The activist investor seeking the ouster of Immunomedics' (IMMU) - Get Immunomedics, Inc. Report management team and board of directors is asking a judge to delay the closing of a licensing deal with Seattle Genetics (SGEN) - Get Seagen, Inc. (SGEN) Report until after a scheduled shareholder vote.
VenBio Select Advisor, the investment fund managed by Behzad Aghazadeh and Immunomedics' largest shareholder, filed a complaint with Delaware Court of Chancery on Monday night, seeking an injunction against the Seattle Genetics partnership announced last Friday.
VenBio accuses Immunomedics management of undervaluing and essentially giving away its most valuable asset -- the cancer drug IMMU-132 -- because they were afraid of losing their jobs in a proxy vote that was originally scheduled for Feb. 16.
Immunomedics postponed its annual meeting meeting until March 3, after the Seattle Genetics deal for IMMU-132 is expected to close.
As of Feb. 9, more than 80% of Immunomedics outstanding shares had been voted, with 55% in favor of the VenBio board nominees, according to the filed complaint. VenBio believes it has enough Immunomedics shareholder support to win the proxy vote, install its slate of directors and fire current Chairman, Chief Scientific Officer and Chief Patent Officer David Goldenberg, along with Cynthia Sullivan, the company's CEO and Goldenberg's wife.
But winning the proxy contest wouldn't mean much if the future development of IMMU-132 was already under the control of Seattle Genetics. That's why VenBio is taking legal action to delay the closing of the Seattle Genetics deal until after Immunomedics shareholders get a chance to vote.
"In the face of imminently being thrown out of office, the Board approved and shielded from shareholder review a transformative transaction, which was so rushed and so incredibly bad for Immunomedic's shareholders, that it can only be explained as a blatant act of entrenchment," the VenBio complaint alleges.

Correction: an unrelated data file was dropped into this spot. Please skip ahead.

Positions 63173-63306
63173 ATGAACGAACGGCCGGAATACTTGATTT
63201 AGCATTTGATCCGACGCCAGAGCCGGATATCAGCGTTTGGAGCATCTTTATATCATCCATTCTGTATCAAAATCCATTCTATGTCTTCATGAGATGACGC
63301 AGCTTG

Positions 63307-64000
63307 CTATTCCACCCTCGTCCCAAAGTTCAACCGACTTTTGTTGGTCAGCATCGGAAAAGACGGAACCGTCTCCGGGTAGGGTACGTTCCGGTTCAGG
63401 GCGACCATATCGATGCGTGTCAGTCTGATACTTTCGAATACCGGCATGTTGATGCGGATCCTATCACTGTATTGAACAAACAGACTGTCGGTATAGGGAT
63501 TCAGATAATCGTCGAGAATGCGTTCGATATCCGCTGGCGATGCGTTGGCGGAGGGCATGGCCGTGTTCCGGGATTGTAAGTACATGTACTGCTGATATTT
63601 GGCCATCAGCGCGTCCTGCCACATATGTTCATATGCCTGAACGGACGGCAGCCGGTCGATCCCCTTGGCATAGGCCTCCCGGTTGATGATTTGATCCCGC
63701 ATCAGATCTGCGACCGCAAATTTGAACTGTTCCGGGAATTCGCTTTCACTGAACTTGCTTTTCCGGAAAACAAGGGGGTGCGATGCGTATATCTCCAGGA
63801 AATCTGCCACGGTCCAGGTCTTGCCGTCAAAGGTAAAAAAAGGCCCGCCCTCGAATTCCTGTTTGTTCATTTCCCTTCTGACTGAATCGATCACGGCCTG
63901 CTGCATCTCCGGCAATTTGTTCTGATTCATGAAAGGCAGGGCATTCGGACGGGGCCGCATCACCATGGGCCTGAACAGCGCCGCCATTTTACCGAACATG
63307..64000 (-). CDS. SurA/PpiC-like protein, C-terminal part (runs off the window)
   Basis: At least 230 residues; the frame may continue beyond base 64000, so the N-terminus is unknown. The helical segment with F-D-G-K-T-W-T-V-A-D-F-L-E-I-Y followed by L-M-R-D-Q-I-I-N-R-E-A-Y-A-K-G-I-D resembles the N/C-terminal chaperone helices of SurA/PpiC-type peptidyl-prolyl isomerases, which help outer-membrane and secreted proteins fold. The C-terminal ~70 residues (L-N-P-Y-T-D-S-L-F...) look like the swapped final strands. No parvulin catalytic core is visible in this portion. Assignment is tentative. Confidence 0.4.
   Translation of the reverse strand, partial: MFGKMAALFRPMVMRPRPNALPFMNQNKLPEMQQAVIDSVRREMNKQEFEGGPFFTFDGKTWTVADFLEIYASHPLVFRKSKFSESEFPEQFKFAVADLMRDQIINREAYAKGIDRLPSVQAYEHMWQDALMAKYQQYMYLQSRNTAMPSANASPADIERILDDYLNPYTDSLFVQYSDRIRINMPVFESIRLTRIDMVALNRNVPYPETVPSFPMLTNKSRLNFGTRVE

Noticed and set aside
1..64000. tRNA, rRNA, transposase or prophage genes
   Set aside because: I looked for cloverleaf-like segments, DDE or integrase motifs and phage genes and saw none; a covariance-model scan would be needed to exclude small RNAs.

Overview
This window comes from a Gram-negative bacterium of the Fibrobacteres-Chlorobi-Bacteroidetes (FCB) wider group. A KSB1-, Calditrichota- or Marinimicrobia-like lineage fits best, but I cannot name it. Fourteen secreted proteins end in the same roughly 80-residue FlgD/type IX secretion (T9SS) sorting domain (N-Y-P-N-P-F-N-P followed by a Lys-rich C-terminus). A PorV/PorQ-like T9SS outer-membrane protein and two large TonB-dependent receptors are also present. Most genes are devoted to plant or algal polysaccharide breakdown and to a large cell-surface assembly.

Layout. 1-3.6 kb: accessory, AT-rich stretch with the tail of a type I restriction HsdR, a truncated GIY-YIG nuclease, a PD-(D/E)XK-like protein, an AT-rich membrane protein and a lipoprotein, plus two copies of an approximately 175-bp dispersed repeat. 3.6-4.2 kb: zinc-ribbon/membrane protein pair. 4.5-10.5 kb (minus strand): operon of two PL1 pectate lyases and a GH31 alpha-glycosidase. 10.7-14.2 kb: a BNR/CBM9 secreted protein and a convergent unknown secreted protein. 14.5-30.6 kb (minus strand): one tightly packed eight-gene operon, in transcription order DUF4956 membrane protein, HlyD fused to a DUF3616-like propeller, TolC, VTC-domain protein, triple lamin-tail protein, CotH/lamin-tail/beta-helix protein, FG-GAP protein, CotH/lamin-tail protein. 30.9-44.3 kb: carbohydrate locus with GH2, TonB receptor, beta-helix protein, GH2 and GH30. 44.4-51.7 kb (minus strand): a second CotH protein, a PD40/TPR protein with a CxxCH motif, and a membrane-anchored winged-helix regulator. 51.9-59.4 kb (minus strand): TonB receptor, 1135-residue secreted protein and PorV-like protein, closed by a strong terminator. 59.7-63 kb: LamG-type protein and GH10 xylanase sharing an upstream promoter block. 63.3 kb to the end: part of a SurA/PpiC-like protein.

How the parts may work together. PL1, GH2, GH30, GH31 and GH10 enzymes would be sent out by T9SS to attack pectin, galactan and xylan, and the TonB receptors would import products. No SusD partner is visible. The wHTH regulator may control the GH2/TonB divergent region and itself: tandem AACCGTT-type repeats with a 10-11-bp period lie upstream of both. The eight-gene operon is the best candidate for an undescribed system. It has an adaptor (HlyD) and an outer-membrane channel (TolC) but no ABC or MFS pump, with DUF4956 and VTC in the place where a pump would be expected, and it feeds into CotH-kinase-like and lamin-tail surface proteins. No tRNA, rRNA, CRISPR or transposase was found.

If VenBio wins the proxy fight, the new Immunomedics board and management team will presumably take a closer look at the Seattle Genetics deal for IMMU-132, seek more favorable terms, or squash the agreement and seek another partner or buyer for the drug.
As the deal stands now, Seattle Genetics is paying $250 million in cash to Immunomedics for rights to IMMU-132. Immunomedics is also eligible for an additional $1.7 billion in back-end milestone payments plus royalties on IMMU-132 sales. But in return, Immunomedics has committed to sell a 9.9% equity stake in the company to Seattle Genetics at $4.90 per share. The equity investment is being offered at a discount to the company's share price and would be significantly dilutive to current shareholders.
Immunomedics insists Seattle Genetics is the best partner for IMMU-132. Jason Aryeh, a newly appointed director in charge of the licensing process, says the terms of the IMMU-132 agreement provides the company's shareholders with "compelling and significant value."
Shares of Immunomedics fell 3.6% to $5.04 Monday and are trading relatively flat at $5.07 on Tuesday. The stock rose 22% on heavy volume last Friday after the Seattle Genetics partnership was announced.
Adam Feuerstein writes regularly for TheStreet. In keeping with company editorial policy, he doesn't own or short individual stocks, although he owns stock in TheStreet. He also doesn't invest in hedge funds or other private investment partnerships. Feuerstein appreciates your feedback; click here to send him an email.